Democratic Progressive Party (DPP) legislator-elect Su Jia-chyuan (蘇嘉全) is likely to become the nation’s first non-Chinese Nationalist Party (KMT) legislative speaker on Monday, as the DPP caucus yesterday nominated him for the post.
DPP caucus whip Ker Chien-ming (柯建銘), Legislator Chen Ming-wen (陳明文) and Su had all been interested in running for the speakership, and a vote within the caucus was planned to select a candidate during yesterday morning’s meeting.
However, before the meeting was to begin at 9am, Ker appeared outside the meeting room, along with Chen and Su, all three smiling.
Photo: Fang Pin-chao, Taipei Times
“I think it is easiest [to solve the issue] if we three talk among ourselves,” Ker said. “We have reached a simple conclusion: to support Su as the party’s candidate for legislative speaker.”
Ker said he is confident that when Su is elected speaker, he will be able to keep the legislature running smoothly, leaving president-elect Tsai Ing-wen (蔡英文) worry-free.
When asked about rumors that he had said he would rather die than withdraw from the speaker election, Ker denied ever making such a remark.
Ker declined to discuss whether he would continue to serve as caucus whip.
The caucus unanimously passed nomination of Su as the DPP’s speaker candidate and the nomination of DPP Legislator Tsai Chi-chang (蔡其昌) as deputy speaker candidate.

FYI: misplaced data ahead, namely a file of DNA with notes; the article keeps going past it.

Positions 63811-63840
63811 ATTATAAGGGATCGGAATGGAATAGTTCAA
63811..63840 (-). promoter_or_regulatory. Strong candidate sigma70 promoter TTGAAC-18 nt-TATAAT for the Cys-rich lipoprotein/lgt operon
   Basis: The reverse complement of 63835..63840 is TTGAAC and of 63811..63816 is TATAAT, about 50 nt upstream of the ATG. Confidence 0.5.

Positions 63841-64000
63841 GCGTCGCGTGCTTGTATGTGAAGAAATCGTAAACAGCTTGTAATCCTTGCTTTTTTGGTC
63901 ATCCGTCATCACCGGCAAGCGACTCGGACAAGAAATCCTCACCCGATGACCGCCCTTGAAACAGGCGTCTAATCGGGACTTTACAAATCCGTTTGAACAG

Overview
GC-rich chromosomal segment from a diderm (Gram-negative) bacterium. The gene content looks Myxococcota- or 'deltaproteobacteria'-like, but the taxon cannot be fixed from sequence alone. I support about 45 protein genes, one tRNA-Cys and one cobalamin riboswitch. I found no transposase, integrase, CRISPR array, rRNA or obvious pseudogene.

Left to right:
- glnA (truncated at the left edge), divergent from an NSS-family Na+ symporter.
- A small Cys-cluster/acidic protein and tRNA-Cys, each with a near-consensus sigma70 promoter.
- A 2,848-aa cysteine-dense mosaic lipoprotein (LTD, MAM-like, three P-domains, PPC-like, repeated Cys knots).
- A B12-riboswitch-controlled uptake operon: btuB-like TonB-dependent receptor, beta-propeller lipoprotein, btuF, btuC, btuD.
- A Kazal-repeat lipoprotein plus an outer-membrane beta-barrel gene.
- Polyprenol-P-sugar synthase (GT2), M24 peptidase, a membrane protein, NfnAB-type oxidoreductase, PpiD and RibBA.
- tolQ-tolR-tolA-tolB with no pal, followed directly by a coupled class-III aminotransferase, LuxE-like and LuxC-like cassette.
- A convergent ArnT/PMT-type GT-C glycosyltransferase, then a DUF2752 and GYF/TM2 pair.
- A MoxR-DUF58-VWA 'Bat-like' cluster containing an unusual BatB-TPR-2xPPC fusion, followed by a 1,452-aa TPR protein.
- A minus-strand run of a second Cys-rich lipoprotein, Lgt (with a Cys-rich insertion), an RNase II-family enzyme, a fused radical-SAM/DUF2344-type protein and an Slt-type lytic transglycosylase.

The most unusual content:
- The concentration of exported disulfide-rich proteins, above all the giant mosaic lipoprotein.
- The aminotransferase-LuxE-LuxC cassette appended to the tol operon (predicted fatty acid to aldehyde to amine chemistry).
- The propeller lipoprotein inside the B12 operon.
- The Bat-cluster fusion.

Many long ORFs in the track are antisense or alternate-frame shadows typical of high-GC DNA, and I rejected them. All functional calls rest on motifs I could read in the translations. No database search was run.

With an absolute majority of 68 seats, accounting for 60.1 percent of the legislature, the DPP’s candidates are almost certain to win the speakership and deputy speakership.
Ker said he had a sleepless night as negotiations between himself, Su and Chen Ming-wen hosted by Kaohsiung Mayor Chen Chu (陳菊) at DPP headquarters in Taipei on Thursday failed to generate any concrete results.
“So I called Chen and Su at 7am and asked them to come to my office to discuss the issue,” Ker said.
“We started our meeting at 8am and, after some discussion, we felt we should try to maintain harmony within the party, and should not disappoint the people, nor force the party’s central leadership to intervene in the speaker election, and reached our decision,” Ker added.
On a trip to thank her supporters in Yunlin and Chiayi counties, Tsai Ing-wen welcomed the decision, while denying she had talked Ker out of the race.
“I am happy our caucus members were able to negotiate among themselves to smoothly work out candidates for legislative speaker and deputy speaker,” she said.
“I hope that in the future, we can integrate different opinions within the party on important issues to start the reform agenda as soon as possible, based on the values of solidarity and reform,” she added.
Tsai Ing-wen denied that she had overridden the will of the caucus, as there had been speculation that she preferred Su to serve as speaker.
She said she had merely “reminded” the caucus about the public’s expectations.
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